COVID-19 has affected many aspects of life in the Upper Peninsula over the past year. And the Western Upper Peninsula Health Department is looking back in order to look forward. Dr. Robert Van Howe says that compared to other parts of the state and country, the Upper Peninsula was late to the party.
The development of vaccines for other corona virus strains, such as the 1990’s SARS and 2000’s MERS viruses, went into the creation of the COVID-19 vaccine released earlier this year. The COVID-19 vaccine allows our own body to make the necessary proteins to fight off infection DR. Van Howe said.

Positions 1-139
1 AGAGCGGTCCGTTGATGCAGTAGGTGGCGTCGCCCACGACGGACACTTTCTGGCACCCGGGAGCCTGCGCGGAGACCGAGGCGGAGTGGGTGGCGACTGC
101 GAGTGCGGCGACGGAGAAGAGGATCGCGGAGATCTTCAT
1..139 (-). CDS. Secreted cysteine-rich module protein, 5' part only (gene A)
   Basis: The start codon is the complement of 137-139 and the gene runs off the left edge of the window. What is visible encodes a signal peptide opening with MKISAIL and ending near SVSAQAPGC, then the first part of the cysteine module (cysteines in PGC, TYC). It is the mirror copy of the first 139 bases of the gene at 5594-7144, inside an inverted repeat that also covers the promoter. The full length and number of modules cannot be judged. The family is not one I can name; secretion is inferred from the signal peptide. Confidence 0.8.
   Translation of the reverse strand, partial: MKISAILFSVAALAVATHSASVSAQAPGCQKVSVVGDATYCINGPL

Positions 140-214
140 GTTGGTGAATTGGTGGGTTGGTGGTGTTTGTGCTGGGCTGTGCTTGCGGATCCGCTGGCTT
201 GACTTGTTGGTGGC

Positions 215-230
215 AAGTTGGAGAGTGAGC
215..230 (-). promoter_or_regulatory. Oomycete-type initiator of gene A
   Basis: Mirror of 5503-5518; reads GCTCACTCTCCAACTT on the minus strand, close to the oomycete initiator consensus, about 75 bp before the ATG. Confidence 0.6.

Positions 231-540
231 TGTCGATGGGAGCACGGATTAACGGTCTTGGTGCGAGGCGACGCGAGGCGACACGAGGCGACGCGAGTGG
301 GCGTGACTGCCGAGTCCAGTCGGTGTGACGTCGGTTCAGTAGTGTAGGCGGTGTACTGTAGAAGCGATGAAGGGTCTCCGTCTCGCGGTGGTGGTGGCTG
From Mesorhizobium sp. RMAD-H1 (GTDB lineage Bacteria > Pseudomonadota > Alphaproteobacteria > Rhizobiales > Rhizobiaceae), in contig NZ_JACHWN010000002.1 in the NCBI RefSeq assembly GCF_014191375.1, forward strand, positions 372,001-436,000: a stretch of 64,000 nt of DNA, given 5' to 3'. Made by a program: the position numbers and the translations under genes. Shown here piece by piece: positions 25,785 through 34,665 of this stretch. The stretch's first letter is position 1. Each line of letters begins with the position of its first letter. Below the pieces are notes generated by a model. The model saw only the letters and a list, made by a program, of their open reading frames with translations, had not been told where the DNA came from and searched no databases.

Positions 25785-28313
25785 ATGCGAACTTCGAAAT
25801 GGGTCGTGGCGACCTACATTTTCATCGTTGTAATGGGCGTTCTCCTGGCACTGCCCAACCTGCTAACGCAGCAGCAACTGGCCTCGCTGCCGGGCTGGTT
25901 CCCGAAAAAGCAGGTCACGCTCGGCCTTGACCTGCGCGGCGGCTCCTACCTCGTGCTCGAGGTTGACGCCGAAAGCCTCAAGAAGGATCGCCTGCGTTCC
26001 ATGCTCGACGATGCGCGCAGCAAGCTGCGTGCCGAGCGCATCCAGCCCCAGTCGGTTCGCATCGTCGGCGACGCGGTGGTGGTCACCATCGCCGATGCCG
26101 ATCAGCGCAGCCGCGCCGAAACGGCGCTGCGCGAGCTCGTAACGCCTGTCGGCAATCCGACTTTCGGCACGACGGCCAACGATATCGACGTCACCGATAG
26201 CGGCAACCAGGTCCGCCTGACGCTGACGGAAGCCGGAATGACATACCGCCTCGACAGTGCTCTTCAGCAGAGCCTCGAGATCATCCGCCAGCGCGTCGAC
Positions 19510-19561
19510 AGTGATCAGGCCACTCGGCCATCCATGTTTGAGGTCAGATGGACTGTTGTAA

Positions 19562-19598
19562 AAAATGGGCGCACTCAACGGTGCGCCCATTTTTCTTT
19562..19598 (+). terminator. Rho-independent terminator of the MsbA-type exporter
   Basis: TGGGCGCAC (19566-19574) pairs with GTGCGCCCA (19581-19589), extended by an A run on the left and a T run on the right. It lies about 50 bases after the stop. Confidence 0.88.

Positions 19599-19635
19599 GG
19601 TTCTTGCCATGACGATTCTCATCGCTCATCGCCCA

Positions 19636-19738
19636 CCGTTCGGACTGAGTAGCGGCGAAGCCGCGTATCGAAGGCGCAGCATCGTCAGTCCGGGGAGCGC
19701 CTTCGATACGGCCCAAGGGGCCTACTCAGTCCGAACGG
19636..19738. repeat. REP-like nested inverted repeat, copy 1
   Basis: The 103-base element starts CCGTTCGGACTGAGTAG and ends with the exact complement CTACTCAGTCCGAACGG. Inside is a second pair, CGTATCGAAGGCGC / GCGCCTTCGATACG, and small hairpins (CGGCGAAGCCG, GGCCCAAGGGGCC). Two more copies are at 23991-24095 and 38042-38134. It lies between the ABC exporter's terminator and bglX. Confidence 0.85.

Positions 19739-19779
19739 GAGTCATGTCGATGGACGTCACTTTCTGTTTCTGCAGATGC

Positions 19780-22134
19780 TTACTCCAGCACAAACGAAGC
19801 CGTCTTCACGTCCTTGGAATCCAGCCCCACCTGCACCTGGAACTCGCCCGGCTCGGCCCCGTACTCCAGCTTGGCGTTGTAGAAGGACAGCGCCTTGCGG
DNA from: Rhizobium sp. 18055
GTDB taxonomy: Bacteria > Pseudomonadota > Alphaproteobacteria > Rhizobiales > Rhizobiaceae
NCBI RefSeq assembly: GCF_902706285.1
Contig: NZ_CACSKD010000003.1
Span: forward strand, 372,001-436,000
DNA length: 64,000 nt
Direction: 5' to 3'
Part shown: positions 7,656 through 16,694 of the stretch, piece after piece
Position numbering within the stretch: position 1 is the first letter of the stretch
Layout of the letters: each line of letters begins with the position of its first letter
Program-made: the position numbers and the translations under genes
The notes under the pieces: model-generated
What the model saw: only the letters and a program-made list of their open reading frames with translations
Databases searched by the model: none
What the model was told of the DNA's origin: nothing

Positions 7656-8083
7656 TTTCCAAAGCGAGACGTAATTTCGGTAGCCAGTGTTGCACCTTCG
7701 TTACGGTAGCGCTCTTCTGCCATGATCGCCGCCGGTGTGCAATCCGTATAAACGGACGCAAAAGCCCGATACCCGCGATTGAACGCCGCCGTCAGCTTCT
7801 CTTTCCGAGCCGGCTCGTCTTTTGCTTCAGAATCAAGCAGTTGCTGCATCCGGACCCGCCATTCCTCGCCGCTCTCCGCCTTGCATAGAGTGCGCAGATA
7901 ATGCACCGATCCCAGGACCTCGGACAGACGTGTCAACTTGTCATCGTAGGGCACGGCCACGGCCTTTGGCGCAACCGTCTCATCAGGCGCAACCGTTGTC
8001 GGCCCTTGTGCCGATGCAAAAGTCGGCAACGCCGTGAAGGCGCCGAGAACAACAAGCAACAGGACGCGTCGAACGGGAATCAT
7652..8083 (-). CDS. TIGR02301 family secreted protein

Dr. Van Howe also clarifies how breakthrough cases are being found, and what qualifies as a breakthrough case in the vaccine. Recently the amount of breakthrough cases in other parts of the country has caused concern for people on the fence about getting vaccinated. But Van Howe explains that these rates are nuanced and depend on a number of variables like whether or not someone continues to wear a mask after getting the vaccine.
In the most recent report from the WUPHD on September 1st, the five county region has had 103 cases and 1 death during the previous week. And the vaccination rate across the area hovers at an average just above 50 percent. Van Howe and the health department says not enough has been done to fully protect our community. And the department will continue to air on the side of caution in anticipation for the fall’s potential infection rates.